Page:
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Class created for students on B math track

Jeren Wei

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Starting next year, the Math Department plans to introduce a new course called “Geometry and Problem Solving” for incoming 9th graders who were in B math in the Middle Division. Previously, these students had needed to take 8th grade Algebra 1 in 9th grade.

The class serves to address concerns regarding equity for these students who are a year behind in math, math teacher Jessica Emory said.

The idea was proposed by Math Department Chair Charles Worrall, and it aims to address foundational weaknesses, give students an intriguing math experience, and help students develop crucial skills such as numerical literacy and study habits, Emory said.

Emory, along with math teachers Nicholas Perry and Richard Somma worked on a summer grant for the proposal of “Geometry and Problem Solving,” and helped determine what textbooks would be used in the class, the topics of the syllabus, and the types of problems that may be discussed in class, Perry said.

“The course will be a great introduction to a more mature way of mathematical thinking and will prepare students for Algebra 2,” Worrall said. For the upcoming years, all 9th grade students will be taking Geometry in the high school instead of Algebra 1, Worrall said.

Worrall believes that the course will address many of the frustrations students and parents have had with needing to take a summer math course, as well as the stigma that comes along with being a year behind in math, he said.

“The math department has become aware that 9th graders who come into Algebra 1 feel separated from their peers since most students are taking Geometry,” Emory said.

Several students agreed with this sentiment and feel that it creates a sense of disconnection with their peers. “There is definitely a connotation of being in B math that you are not as smart as other people, which is false,” Maya Freeman (11) said. “Being a year behind in math really stressed me out a lot.”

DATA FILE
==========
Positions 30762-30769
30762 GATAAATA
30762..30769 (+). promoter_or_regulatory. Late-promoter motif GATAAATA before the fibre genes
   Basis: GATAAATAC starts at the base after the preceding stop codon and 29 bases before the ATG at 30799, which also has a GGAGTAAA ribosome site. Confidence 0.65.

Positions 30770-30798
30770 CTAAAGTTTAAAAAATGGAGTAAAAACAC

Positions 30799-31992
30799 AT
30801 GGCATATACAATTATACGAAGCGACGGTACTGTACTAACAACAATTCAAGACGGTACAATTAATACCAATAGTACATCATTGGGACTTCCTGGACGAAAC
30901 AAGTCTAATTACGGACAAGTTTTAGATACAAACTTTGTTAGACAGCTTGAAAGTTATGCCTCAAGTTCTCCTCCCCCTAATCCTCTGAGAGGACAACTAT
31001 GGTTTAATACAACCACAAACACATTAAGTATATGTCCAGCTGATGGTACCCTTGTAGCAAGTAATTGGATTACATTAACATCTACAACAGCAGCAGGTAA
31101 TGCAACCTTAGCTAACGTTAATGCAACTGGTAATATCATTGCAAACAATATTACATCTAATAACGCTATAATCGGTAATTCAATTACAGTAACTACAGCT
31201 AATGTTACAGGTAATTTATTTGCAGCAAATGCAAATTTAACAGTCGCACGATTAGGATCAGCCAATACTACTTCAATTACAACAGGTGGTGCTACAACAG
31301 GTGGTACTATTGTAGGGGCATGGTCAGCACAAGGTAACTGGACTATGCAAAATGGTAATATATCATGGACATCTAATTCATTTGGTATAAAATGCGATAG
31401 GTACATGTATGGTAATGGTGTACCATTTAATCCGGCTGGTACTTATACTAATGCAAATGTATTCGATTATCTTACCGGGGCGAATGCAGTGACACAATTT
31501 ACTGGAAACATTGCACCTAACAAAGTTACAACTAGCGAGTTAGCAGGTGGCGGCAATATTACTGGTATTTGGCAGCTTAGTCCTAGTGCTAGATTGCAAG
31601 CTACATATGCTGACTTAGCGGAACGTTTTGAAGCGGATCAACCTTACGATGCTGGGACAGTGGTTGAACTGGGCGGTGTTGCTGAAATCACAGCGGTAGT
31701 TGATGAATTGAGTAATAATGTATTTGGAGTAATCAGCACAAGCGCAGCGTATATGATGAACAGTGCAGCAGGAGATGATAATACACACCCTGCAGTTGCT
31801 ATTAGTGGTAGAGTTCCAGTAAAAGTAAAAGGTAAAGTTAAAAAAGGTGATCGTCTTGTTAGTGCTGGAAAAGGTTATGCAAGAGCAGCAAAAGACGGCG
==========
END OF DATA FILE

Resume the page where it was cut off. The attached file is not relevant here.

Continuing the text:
Some students believe that being a year behind in math has affected their ability to productively participate in science classes. “It got difficult because I felt like I couldn’t do some of the math in science classes. I still feel behind now, so I don’t think I’m going to take physics because the math aspect of science is something I can’t wrap my head around,” Abigail Salzhauer (10) said.

Although students a year behind are not required to take a summer course for math, many students feel as if they must take Summer Geometry to catch up with their peers, which may place a financial burden on some families and make students give up a summer, Emory said.

“While financial aid does help, I think [summer geometry] is something that I should not have to pay for because I shouldn’t have to pay for a course to stay on the same track as the other students,” Jaden Richards (9), an Algebra 1 student, said.

Summer school may require some students to give up a summer that could have been spent in summer programs or camps, Matt said.

Furthermore, many students felt that taking Algebra 1 in 9th grade was repetitive, as the students had already taken Algebra 1 in 8th grade. “I felt like I was learning things I had already knew,” Sasha Matt (11) said.
Although the system was “flawed before,” the changes in the curriculum and addition of this new class will make for a positive change for incoming freshman, Matt said.

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Horace Mann's Weekly Newspaper Since 1903
Class created for students on B math track